Buttrick's move stands out because an upbeat post-IPO analyst recommendation has long been considered to be a necessary part of the package offered by banks competing for underwriting business. UBS has made an aggressive bid this year for a bigger stake in the U.S. IPO market.

The bank has landed the lead bookrunning role for five IPOs this year, behind only Salomon Smith Barney in number.

The deals have had mixed success: Pharmaceuticals Inc. , software maker PrintCafe Inc. , and Mexican cable provider Cablevision SA were postponed for lack of demand. UBS-led IPOs by drugmaker Ribapharm Inc. and Brazilian (news - web sites) water firm Sabesp priced below expectations.

IPOs slated for this week include retailer Aeropostale Inc. , managed by Bear Stearns , and surveillance software maker Verint Systems Inc., managed by Lehman Brothers . Both are expected to be priced on Wednesday.

Global Preferred Holdings Inc. , a reinsurer, is expected to price on Tuesday in a sale led by William Blair. Kyphon Inc. , which makes medical instruments for spinal care, is expected to price on Wednesday, with USB Piper Jaffray as lead. Innovative Drug Delivery Systems Inc. , managed by Thomas Weisel, is listed as day-to-day.


Buttrick's advice would have been noteworthy enough as just 2.5 percent of stock recommendations are equal to sell or strong sell, according to Thomson Financial/First Call. But by Wall Street standards it was extraordinary because UBS Warburg had served on the underwriting syndicate for JetBlue's much-anticipated IPO.

Buttrick praised JetBlue's business prospects, noting that the company has "lots of money, a strong management team, and a very big market." Yet he said that the New York-based airline's shares, having doubled from their IPO price, had risen too far. The 2-year old company's market capitalization had grown to be bigger than that of Northwest Airlines (news - web sites) or Continental Airlines (news - web sites) , he noted.

"(That) is something during the whole TMT bubble, analysts should have been saying," Ritter said. "I think the fact that the heat is on analysts is probably why we're seeing this now and we didn't see it during 1999."

Shares of TMT -- tech-media-telecom -- companies were bid sky-high with help from bullish analysts during the late 1990s boom, then plunged in the two-year bear market.


According to a sample of 1,611 IPOs between 1996 and 2000, not a single Wall Street analyst put out a "sell" where that analyst's employer participated in the underwriting syndicate, Ritter said. A precise tally is difficult because stock rating systems differ, he cautioned.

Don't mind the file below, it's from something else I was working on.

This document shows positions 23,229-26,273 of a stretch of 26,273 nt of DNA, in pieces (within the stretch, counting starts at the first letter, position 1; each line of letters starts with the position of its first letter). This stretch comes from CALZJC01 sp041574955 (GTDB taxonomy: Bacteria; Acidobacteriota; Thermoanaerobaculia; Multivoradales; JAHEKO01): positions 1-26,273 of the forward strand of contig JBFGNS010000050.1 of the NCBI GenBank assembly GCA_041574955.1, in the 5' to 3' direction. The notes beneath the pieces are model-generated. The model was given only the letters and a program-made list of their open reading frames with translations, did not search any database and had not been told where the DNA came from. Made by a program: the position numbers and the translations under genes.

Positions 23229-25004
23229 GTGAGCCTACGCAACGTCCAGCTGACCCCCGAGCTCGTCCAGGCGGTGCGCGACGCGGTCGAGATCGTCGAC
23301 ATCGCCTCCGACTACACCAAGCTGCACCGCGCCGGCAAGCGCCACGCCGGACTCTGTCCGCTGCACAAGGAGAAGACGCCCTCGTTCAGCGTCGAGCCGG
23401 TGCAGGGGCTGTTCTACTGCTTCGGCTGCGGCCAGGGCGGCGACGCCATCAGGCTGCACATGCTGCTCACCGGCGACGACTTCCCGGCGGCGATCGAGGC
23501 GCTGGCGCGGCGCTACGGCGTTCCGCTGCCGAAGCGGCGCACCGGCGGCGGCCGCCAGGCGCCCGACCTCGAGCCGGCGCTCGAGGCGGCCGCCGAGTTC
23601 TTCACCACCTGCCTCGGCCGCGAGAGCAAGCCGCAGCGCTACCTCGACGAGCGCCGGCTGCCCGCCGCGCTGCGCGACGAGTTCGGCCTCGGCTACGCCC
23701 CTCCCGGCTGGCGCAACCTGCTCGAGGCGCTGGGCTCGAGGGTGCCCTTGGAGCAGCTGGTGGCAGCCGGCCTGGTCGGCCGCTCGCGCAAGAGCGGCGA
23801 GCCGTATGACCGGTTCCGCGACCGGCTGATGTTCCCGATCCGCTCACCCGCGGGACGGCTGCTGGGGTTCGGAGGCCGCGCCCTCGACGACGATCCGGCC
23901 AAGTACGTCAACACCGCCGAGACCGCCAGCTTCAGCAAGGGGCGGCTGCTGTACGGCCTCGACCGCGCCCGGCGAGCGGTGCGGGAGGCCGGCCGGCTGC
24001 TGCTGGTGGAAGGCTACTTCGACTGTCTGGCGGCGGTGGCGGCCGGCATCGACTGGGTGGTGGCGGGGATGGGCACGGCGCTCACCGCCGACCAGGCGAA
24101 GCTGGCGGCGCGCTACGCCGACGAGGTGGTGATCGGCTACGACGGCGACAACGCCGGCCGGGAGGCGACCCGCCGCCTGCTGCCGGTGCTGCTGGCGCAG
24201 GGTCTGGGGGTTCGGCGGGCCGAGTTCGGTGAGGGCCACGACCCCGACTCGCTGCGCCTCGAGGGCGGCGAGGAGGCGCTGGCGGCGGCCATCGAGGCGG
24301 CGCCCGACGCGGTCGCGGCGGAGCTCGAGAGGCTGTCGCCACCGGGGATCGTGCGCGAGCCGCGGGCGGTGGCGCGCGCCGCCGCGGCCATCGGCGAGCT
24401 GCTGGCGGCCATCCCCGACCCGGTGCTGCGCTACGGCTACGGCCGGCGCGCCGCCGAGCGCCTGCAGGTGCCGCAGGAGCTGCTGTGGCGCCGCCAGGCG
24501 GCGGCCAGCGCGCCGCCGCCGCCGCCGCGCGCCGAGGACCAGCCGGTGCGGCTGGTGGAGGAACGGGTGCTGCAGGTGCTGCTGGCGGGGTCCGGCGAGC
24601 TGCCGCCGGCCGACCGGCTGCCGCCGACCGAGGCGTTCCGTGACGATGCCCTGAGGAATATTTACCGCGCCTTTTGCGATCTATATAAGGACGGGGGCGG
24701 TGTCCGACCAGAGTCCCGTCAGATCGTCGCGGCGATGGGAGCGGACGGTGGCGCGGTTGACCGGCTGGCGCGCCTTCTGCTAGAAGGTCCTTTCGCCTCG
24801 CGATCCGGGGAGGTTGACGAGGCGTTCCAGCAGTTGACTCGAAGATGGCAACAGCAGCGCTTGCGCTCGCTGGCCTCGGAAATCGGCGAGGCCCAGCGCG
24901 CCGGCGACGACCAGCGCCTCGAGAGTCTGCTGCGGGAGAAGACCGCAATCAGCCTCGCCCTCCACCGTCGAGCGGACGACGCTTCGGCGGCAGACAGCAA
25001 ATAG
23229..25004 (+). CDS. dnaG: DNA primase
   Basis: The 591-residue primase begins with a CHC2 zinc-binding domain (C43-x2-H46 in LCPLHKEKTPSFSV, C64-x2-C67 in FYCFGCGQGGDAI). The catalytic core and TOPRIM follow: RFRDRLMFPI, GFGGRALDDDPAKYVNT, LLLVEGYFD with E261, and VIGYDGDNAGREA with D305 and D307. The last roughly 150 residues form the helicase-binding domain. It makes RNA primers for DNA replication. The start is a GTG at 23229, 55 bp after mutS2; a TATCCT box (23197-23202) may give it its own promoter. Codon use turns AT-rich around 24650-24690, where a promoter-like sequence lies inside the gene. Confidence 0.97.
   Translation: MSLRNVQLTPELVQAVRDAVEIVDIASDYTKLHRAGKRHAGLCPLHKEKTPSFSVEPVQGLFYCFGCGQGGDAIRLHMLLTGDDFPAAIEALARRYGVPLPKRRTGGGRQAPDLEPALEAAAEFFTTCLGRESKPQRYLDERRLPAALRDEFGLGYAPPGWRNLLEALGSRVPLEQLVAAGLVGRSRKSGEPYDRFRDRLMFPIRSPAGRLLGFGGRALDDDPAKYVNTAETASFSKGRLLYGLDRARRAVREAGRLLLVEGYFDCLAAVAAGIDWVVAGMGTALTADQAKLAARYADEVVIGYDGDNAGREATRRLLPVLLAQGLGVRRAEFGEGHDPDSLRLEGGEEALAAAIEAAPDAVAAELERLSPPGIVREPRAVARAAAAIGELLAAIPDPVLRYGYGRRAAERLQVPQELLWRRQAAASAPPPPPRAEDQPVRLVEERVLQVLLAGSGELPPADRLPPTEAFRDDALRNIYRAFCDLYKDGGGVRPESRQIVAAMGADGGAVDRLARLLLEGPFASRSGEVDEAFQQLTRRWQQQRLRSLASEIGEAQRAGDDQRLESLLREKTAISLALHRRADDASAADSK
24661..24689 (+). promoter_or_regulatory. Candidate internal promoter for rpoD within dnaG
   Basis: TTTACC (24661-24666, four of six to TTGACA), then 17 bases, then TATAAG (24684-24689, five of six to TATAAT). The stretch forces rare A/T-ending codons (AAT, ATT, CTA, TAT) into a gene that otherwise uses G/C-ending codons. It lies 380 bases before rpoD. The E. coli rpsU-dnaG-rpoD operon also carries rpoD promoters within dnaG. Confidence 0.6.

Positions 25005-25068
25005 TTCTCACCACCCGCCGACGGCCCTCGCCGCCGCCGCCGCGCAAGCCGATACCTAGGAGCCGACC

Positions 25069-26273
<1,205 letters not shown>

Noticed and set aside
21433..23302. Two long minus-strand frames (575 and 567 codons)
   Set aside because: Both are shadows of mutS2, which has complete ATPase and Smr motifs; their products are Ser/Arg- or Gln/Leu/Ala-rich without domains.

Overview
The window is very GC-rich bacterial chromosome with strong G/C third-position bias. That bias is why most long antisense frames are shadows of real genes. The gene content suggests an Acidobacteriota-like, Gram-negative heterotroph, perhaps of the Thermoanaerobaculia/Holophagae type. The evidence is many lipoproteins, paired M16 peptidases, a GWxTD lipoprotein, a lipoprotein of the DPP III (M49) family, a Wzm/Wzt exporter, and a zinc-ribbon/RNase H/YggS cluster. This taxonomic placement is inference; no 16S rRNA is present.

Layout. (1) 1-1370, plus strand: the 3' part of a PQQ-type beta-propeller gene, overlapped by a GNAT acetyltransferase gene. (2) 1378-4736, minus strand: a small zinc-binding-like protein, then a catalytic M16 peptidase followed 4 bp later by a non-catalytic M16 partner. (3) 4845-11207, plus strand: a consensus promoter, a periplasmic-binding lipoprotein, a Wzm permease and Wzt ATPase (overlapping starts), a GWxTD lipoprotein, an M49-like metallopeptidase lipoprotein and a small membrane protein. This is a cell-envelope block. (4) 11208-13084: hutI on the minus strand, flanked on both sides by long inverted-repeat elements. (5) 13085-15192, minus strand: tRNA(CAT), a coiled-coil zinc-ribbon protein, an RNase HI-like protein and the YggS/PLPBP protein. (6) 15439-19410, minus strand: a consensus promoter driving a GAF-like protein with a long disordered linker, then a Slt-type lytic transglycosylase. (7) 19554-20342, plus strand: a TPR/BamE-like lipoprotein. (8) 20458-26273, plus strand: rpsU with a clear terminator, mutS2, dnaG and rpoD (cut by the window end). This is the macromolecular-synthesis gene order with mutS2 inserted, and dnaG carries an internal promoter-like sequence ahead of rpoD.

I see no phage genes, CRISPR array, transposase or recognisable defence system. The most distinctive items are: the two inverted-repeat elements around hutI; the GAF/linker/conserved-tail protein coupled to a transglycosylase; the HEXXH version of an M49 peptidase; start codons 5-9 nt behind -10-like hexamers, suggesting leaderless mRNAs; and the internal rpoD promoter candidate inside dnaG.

Data from StarMine, which tracks analyst picks, helps to confirm Ritter's observation. No lead underwriter issued a sell on a recent IPO between 1994 and August 2000, and there were just eight "hold" ratings, the San Francisco company said.

Wall Street's mentality: "If you can't say something good, don't say it at all, just like mother told you," Ritter said.

Analysts who report on an IPO are often the same analysts who help orchestrate it -- for instance, by answering questions during pre-IPO pitches to money managers. Then, like clockwork, when the securities-law "quiet period" expires, these analysts typically release glowing reports on the company's prospects.

This collaboration helps investment banks sell their IPO skills to prospective IPO candidates and illustrates why investment banks would not wish to alienate potential clients.

"Since (JetBlue) might do future underwriting or M&A (mergers (news - web sites) and acquisitions) business, putting out a negative recommendation hurts UBS Warburg's chances of getting that mandate," Ritter said.


Now, however, cozy cooperation between bankers and analysts is under scrutiny as never before.

State securities regulators, spearheaded by New York State Attorney General Eliot Spitzer, have launched probes into whether analysts produced tainted research to win banking business. The Securities and Exchange Commission (news - web sites), which has also begun an investigation, on Wednesday adopted new disclosure and other rules for analysts that among other things expand the IPO quiet period to 40 days from 25 days. Critics have charged these rules do not go far enough, and the SEC has said it may beef up the regulations.

Soured public opinion has spurred analysts to show they care about traditions of objectivity and independence. In March, Morgan Stanley unveiled a new approach, giving 22 percent of North American stocks it covers its lowest rating.

"The brouhaha about analyst practices has made analysts more aware of not wanting to be seen as hyping stocks," said Mitch Zacks, director of research at Zacks Investment Research. "They're reacting ... to the pendulum swinging to the opposite direction."

Surprisingly, the most notable previous instance of a high-profile IPO receiving lukewarm ratings was top-tier investment firm Goldman Sachs Group , Ritter said. Goldman rivals such as Bear Stearns, Merrill Lynch, Morgan Stanley, and Salomon Smith Barney -- who had been included in the syndicate for Goldman's May 1999 IPO -- gave Goldman shares a "neutral" rating when the quiet period ended.

Such brutal honesty about their competitor proved less well-founded than the myriad "buys" issued to tech companies going public, Ritter said. Goldman shares since then have beaten the Standard & Poor's 500 Index <.SPX>, and proven a far safer bet than the tech-laden Nasdaq Composite Index <.IXIC>.

--With reporting by Jake Keaveny

Latest posts

Latest resources